Images of Medaka juveniles taken with a Digital Scanned Laser Light Sheet Fluorescence Microscope.
‘Useless fish with big eyes’. This is what Medaka, the name of the Japanese killifish in the pictures, means in Japan where it originally comes from. While its eyes are undeniably big, the fish has proven remarkably useful for scientists. It is a simple model organism, amenable to genetic techniques, easily grown in the lab, but at the same time it shares many molecular processes with higher vertebrates. Particularly its embryos and juveniles are widely used to address questions about embryonic development.
The two images of Medaka juveniles, a full body shot and a head close- up, were taken by Philipp Keller, from the lab of Ernst Stelzer at the European Molecular Biology Laboratory (EMBL), with a newly developed microscope called Digital Scanned Laser Light Sheet Fluorescence Microscope. The specimens were prepared by Lazaro Centanin and Annette Schmidt from Jochen Wittbrodt’s lab at EMBL. The first image shows a Medaka juvenile at the age of 10 days. It is 5 mm long (2.5 times magnified) and the staining shows its developing brain, eye and spinal cord. Zooming in 20 times on the head (700 µm x 600 µm) of a slightly younger Medaka reveals (from right to left) forebrain, retina of the right eye, midbrain and hindbrain at the age of 4 days.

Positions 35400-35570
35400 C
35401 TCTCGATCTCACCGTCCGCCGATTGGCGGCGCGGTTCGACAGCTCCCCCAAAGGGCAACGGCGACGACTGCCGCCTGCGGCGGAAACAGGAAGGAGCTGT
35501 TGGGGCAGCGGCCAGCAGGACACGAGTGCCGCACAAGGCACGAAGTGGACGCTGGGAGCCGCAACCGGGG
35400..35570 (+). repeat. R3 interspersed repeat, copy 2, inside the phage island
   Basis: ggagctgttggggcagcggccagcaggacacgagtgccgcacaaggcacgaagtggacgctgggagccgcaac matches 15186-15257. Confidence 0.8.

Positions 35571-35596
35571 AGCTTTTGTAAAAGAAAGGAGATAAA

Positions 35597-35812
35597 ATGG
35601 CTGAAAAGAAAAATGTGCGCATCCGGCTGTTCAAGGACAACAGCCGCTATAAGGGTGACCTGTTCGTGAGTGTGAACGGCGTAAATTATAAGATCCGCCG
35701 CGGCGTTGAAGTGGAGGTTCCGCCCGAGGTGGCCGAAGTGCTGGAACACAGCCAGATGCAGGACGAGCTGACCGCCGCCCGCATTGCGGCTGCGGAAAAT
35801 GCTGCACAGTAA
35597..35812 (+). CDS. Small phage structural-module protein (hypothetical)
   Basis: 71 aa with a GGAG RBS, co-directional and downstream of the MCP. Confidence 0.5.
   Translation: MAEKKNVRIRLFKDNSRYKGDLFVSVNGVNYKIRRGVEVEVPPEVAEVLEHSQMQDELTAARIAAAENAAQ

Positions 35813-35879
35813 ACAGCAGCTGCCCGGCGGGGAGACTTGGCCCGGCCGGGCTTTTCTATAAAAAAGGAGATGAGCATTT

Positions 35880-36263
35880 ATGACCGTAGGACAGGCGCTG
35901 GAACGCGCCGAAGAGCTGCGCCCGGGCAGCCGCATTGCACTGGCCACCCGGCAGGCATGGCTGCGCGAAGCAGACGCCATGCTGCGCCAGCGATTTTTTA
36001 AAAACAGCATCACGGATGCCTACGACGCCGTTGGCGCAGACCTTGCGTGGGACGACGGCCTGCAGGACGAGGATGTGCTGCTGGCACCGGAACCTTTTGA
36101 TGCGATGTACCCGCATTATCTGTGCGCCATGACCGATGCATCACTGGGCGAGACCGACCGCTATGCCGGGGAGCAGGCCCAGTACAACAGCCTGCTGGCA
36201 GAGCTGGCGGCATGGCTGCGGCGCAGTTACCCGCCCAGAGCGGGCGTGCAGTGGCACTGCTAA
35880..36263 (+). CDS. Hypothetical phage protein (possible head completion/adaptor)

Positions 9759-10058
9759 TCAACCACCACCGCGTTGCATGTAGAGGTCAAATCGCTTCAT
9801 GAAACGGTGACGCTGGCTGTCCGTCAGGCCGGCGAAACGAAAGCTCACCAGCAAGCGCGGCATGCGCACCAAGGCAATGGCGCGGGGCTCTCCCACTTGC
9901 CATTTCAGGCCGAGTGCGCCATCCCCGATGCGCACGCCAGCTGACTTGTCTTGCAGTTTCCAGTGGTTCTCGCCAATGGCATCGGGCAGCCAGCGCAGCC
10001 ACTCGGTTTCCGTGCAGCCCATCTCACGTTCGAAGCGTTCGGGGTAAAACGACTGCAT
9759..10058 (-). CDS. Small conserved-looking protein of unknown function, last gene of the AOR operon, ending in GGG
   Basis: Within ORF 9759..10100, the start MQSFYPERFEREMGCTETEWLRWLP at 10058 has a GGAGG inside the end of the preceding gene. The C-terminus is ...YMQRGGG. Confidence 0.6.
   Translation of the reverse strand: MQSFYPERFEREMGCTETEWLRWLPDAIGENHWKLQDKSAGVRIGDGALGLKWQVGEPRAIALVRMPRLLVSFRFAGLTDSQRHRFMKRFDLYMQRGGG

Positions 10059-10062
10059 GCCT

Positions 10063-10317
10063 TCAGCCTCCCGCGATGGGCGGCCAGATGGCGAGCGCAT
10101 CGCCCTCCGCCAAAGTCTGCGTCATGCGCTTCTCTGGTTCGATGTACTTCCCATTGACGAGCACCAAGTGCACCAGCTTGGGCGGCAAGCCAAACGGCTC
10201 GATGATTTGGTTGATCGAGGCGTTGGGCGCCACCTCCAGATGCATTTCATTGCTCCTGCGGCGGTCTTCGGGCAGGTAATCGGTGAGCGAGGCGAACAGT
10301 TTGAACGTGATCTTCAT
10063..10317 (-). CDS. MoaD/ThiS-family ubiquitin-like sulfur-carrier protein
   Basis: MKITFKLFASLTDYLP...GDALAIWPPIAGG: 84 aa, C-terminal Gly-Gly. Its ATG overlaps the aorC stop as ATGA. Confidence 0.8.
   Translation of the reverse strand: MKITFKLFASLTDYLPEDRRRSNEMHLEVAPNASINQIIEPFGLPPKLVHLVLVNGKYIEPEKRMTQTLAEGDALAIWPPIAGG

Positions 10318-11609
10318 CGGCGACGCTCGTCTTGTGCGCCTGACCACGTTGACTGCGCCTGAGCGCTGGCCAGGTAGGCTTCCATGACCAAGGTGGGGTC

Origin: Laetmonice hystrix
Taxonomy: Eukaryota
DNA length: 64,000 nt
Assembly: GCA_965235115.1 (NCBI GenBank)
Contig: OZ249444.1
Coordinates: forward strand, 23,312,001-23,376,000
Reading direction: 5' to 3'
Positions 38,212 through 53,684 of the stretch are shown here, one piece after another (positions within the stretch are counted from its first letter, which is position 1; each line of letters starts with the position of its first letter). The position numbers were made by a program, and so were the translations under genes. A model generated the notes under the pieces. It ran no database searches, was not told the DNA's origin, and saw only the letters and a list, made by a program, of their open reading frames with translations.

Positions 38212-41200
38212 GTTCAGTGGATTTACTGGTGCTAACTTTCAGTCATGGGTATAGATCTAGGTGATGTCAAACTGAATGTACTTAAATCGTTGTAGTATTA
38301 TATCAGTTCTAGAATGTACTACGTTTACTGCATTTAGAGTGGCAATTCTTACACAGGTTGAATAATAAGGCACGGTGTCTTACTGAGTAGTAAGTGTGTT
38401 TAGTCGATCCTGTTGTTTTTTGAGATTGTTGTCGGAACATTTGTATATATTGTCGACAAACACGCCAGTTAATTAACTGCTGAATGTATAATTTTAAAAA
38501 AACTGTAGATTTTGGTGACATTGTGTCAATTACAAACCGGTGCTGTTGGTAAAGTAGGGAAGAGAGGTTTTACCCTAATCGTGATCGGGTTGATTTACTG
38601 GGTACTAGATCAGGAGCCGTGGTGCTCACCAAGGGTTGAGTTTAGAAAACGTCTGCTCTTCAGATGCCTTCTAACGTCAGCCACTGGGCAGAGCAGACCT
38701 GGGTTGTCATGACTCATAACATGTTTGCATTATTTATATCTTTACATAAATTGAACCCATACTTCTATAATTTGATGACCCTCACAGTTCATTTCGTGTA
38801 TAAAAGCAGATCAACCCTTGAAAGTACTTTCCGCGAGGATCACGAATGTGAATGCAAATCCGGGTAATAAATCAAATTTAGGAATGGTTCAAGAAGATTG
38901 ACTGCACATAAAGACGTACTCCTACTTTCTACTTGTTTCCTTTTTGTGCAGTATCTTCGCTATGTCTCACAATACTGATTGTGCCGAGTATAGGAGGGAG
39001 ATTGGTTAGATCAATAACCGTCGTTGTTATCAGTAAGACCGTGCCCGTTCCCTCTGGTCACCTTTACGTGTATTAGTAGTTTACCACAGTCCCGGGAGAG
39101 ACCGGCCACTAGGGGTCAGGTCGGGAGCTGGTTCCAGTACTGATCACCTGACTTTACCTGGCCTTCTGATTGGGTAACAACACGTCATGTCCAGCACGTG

The nucleus of this cell fluoresces in bright green thanks to GFP-labelled nucleoporin proteins. EMBL scientists use engineered nucleoporins as 3D reference standards to improve super-resolution microscopy.